Disney Cruise Line’s fifth and newest ship, Disney Wish, has departed the Meyer Werft shipyard in Papenburg, Germany and is headed up the Ems River towards the sea, known as the ship’s conveyance.
During the 10 hour, 26 mile journey up the river, Disney Wish travels backwards, which — along with tugboats guiding the way — helps the ship stay in a more precise position. Some parts of the river are quite narrow, and have very little clearance at the depth a cruise ship like Wish requires.
Now, Disney Wish is headed to a new location where final outfitting will take place, and from where the vessel will depart for her sea trials ahead of her upcoming delivery to Disney Cruise Line later this year.
The vessel is the first of Disney Cruise Line’s three upcoming Triton-class ships. The second and third in the class are set to debut in 2024 and 2025.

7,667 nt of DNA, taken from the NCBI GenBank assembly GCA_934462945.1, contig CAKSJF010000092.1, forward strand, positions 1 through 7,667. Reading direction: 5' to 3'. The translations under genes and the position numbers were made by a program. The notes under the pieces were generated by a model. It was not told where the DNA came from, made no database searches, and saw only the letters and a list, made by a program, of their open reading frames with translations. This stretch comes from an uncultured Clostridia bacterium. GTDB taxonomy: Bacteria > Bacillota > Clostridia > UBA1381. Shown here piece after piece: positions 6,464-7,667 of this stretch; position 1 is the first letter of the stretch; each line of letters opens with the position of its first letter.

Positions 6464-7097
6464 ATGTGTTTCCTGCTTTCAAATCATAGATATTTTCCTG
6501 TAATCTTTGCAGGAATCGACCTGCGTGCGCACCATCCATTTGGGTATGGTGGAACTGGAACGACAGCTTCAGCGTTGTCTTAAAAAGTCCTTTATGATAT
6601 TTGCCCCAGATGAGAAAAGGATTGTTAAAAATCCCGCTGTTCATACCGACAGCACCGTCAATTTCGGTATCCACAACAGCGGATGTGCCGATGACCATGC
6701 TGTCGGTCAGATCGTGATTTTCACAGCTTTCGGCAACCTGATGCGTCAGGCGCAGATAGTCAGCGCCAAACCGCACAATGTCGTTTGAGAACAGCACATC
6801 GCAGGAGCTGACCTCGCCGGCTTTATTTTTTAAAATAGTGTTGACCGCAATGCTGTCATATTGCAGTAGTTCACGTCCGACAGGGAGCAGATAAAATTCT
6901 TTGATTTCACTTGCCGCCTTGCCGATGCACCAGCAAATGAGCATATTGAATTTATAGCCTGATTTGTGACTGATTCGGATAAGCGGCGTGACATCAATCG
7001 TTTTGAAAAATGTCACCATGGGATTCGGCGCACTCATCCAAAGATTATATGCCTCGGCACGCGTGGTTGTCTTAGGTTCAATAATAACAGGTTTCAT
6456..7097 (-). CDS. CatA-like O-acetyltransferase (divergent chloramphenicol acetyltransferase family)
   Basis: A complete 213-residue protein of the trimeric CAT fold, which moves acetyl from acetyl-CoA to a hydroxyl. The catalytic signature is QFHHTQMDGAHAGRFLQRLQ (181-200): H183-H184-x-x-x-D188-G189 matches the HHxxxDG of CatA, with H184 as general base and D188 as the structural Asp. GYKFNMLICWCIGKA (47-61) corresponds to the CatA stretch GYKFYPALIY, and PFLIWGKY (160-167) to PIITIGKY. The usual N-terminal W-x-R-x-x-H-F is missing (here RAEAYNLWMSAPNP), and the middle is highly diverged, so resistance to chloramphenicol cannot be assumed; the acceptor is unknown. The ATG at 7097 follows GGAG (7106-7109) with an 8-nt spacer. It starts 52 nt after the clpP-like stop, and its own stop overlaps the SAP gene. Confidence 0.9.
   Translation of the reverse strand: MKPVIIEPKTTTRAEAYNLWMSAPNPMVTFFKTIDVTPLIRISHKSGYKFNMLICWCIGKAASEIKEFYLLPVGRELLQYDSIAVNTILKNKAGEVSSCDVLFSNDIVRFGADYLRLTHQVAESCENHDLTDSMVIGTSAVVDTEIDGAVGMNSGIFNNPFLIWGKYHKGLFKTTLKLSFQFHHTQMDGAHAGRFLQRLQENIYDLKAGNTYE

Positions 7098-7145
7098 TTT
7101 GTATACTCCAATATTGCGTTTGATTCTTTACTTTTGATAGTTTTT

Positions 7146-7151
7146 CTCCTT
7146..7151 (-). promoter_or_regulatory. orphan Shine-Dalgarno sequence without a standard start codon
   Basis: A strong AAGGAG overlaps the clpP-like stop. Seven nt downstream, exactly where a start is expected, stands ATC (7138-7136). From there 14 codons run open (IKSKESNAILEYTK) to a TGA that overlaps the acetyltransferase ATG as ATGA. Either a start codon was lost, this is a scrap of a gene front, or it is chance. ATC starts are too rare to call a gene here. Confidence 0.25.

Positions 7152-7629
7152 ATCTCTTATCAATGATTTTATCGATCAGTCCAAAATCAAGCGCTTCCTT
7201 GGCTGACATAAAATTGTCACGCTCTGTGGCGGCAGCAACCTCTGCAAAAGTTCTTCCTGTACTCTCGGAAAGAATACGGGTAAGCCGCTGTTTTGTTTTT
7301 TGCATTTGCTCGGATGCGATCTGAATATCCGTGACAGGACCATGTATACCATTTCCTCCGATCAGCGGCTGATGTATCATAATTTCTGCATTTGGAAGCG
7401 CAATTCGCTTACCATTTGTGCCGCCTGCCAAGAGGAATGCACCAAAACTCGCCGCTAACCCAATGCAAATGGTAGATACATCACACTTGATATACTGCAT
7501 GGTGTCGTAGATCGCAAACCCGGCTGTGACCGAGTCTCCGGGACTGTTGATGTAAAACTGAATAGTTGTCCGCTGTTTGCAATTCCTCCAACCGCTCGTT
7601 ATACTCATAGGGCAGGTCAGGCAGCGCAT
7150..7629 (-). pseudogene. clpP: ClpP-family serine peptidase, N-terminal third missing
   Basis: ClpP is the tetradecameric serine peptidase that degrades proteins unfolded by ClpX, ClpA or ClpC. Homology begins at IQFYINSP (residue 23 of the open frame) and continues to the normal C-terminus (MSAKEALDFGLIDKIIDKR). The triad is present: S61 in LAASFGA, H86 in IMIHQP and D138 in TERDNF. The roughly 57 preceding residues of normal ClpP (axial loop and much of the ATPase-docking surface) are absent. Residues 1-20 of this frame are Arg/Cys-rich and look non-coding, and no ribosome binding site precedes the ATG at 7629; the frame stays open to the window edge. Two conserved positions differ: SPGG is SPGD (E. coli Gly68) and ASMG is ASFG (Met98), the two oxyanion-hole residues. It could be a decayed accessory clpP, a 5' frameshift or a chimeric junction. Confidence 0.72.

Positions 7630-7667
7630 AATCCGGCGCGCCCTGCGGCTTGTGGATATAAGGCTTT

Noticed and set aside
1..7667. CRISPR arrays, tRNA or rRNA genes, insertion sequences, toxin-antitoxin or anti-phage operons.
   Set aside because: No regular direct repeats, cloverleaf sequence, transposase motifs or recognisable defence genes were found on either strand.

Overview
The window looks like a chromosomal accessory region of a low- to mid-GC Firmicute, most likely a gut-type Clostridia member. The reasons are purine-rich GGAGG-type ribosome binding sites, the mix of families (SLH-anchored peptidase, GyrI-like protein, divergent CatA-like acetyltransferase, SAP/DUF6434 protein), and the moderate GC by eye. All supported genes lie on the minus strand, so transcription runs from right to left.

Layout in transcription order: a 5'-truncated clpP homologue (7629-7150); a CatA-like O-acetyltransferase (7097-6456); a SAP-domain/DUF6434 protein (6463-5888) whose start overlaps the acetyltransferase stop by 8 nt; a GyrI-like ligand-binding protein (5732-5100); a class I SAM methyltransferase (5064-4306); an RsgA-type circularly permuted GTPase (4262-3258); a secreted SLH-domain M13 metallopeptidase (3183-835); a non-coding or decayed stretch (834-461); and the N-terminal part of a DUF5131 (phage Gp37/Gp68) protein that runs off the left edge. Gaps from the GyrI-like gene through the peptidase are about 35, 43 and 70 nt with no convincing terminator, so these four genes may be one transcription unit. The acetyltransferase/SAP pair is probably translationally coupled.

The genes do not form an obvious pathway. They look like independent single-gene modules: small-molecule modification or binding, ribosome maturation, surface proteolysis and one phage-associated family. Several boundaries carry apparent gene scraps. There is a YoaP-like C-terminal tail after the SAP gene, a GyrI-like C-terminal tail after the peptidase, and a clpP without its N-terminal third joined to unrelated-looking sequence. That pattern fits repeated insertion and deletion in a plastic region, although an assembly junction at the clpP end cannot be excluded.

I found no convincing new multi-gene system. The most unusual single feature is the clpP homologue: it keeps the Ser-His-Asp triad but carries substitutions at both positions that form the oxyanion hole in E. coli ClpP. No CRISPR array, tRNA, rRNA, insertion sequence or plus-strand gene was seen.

Disney Wish is also Disney’s first liquefied natural gas-powered ship, which is a cleaner burning fossil fuel that many cruise lines are using for their new vessels.
Dining onboard Wish will include Marceline Market — a food hall that’s essentially the ship’s buffet. The three main dining rooms, which guests will rotate through throughout the cruise, will be Arendelle: A Frozen Dining Adventure, Worlds of Marvel, and 1923. The two adults-only specialty restaurants will be Palo Steakhouse and Enchanté, both inspired by Beauty and the Beast.
Other highlights of the ship will include a brand-new outdoor spa area, an ‘Inside Out’-themed sweets shop, Star Wars: Hyperspace Lounge, and the Quiet Cove adults-only sundeck with an infinity pool.
To learn more about how cruise ships travel up the Ems River from Meyer Werft, check out this YouTube video that Royal Caribbean made to showcase Odyssey of the Seas’ conveyance last year: